In an election year like no other, the first debate between President Donald Trump and his Democratic challenger, Joe Biden, could be a pivotal moment in a race that has remained stubbornly unchanged in the face of historic tumult. (Sept. 29)

AP Domestic

Joe Biden is putting pressure on Facebook to take down President Trump’s posts containing voting misinformation as the two prepare to face each other in the first presidential debate.

In a letter to Facebook CEO Mark Zuckerberg on Monday, the Biden campaign accused the social media giant of regressing in its mission to aggressively fight misinformation about the 2020 election by not barring posts from the president that misrepresent the voting process. At issue are statements by the president that cast doubt on the legitimacy of mail-in ballots.

“Facebook’s continued promise of future action is serving as nothing more than an excuse for inaction,” according to the letter obtained by news service Axios. “Your platform is the nation’s foremost propagator of disinformation about the voting process.”

Facebook, which has taken fire from both sides of the aisle, responded with a written statement.

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“While many Republicans think we should take one course, many Democrats think we should do the exact opposite. We’ve faced criticism from Republicans for being biased against conservatives and Democrats for not taking more steps to restrict the exact same content,” the statement reads. “We have rules in place to protect the integrity of the election and free expression, and we will continue to apply them impartially.”

This isn’t the first time the Biden campaign has gone after Facebook.

In June, it circulated a petition and a letter to Zuckerberg demanding that Facebook strengthen its misinformation policies to hold politicians, including Trump, accountable for spreading falsehoods.

Tech platforms are at the center of a deeply partisan debate ahead of the presidential election, with Democratic lawmakers and civil rights leaders calling on them to stem the flow of misinformation and hate speech, while conservatives – including Trump – accuse them of suppressing GOP speech.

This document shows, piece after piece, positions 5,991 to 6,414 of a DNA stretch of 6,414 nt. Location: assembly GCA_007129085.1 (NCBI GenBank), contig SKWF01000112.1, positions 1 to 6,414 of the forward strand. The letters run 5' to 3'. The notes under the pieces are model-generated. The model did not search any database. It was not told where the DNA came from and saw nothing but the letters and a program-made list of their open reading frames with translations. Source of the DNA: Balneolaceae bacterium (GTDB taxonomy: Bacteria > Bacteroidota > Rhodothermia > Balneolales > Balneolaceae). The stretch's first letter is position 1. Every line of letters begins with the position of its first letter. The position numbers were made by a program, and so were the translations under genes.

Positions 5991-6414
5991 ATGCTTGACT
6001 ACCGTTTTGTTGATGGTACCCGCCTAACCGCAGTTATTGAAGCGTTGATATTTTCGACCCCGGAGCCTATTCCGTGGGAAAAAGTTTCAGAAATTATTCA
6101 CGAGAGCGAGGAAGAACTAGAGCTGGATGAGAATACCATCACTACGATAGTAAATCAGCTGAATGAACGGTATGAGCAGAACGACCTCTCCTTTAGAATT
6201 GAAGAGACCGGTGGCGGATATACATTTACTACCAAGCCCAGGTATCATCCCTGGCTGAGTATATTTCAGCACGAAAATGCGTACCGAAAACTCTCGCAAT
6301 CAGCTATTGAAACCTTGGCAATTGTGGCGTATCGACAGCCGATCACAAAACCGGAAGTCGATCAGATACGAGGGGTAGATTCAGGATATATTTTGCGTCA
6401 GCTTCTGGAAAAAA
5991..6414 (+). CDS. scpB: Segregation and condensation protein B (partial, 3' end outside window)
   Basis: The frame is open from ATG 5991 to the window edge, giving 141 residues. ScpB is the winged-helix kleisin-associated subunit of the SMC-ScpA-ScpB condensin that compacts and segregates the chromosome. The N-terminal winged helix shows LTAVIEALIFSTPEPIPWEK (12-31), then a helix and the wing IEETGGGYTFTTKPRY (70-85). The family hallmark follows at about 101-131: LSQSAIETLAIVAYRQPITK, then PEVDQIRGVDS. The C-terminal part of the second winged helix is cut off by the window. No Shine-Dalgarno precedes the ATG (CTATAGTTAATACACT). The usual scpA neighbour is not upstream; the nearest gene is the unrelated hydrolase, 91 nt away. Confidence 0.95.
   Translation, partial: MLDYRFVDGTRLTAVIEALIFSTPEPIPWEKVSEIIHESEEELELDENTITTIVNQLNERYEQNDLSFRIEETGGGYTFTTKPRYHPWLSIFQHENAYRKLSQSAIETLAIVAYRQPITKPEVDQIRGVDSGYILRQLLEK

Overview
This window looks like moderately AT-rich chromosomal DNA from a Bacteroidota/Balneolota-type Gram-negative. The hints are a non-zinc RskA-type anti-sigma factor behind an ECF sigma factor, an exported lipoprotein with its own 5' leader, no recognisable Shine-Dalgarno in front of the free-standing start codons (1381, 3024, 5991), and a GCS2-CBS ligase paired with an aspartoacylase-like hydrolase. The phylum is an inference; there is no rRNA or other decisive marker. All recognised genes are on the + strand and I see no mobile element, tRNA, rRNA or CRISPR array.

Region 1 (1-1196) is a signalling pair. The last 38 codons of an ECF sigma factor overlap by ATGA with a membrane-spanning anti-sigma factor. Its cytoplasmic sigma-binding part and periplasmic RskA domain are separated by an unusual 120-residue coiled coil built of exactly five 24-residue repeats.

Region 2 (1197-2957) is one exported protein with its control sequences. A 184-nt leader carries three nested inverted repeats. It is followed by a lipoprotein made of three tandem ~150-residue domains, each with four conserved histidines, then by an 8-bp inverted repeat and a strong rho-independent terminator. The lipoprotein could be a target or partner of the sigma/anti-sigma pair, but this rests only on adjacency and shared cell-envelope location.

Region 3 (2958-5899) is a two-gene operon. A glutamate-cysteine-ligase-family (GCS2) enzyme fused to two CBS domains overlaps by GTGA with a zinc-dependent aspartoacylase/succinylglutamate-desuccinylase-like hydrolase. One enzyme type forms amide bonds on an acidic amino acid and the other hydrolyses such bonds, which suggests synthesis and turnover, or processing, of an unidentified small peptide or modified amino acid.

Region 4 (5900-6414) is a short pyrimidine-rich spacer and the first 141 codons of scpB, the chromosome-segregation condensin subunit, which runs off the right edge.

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Facebook is pulling out all the stops to encourage more Americans to cast their ballots, part of an unprecedented effort by social media companies to increase turnout during a highly contentious election cycle in which a record number of Americans are expected to vote by mail due to the coronavirus pandemic.

This latest get-out-the-vote drive from a major social media company is a nod to the vast influence these platforms have on American political life and an acknowledgment of the harm from foreign interference and rampant misinformation in previous election cycles.

A major recruitment drive by Facebook to address the coronavirus-caused shortage of poll workers on Election Day has spurred 100,000 people to volunteer to work at polling stations, the social media giant told USA TODAY exclusively on Tuesday.

More than 1.7 million clicked on a notification at the top of the Facebook app to sign up with election officials in their state. Facebook says it estimates that 100,000 people enlisted as poll workers as a result of the campaign which was shown to users in the U.S. over the age of 18.

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